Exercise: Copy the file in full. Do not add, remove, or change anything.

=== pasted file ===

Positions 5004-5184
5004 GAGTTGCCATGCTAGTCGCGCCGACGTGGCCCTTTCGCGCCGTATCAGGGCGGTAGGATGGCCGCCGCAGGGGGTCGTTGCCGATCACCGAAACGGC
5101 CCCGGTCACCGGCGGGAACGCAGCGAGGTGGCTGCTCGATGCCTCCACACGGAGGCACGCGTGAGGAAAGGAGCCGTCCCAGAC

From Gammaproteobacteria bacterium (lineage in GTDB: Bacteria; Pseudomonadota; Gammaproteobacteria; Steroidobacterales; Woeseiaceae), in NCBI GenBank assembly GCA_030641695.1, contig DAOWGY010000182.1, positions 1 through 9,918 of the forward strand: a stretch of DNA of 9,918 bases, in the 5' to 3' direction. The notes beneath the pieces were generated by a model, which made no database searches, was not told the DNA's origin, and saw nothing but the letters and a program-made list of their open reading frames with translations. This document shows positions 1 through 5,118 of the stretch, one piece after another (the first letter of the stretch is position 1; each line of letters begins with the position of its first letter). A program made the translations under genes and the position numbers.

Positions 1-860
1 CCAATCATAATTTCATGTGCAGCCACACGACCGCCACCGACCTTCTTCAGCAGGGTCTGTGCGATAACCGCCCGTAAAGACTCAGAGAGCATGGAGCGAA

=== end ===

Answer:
Positions 5004-5184
5004 GAGTTGCCATGCTAGTCGCGCCGACGTGGCCCTTTCGCGCCGTATCAGGGCGGTAGGATGGCCGCCGCAGGGGGTCGTTGCCGATCACCGAAACGGC
5101 CCCGGTCACCGGCGGGAACGCAGCGAGGTGGCTGCTCGATGCCTCCACACGGAGGCACGCGTGAGGAAAGGAGCCGTCCCAGAC

From Gammaproteobacteria bacterium (lineage in GTDB: Bacteria; Pseudomonadota; Gammaproteobacteria; Steroidobacterales; Woeseiaceae), in NCBI GenBank assembly GCA_030641695.1, contig DAOWGY010000182.1, positions 1 through 9,918 of the forward strand: a stretch of DNA of 9,918 bases, in the 5' to 3' direction. The notes beneath the pieces were generated by a model, which made no database searches, was not told the DNA's origin, and saw nothing but the letters and a program-made list of their open reading frames with translations. This document shows positions 1 through 5,118 of the stretch, one piece after another (the first letter of the stretch is position 1; each line of letters begins with the position of its first letter). A program made the translations under genes and the position numbers.

Positions 1-860
1 CCAATCATAATTTCATGTGCAGCCACACGACCGCCACCGACCTTCTTCAGCAGGGTCTGTGCGATAACCGCCCGTAAAGACTCAGAGAGCATGGAGCGAA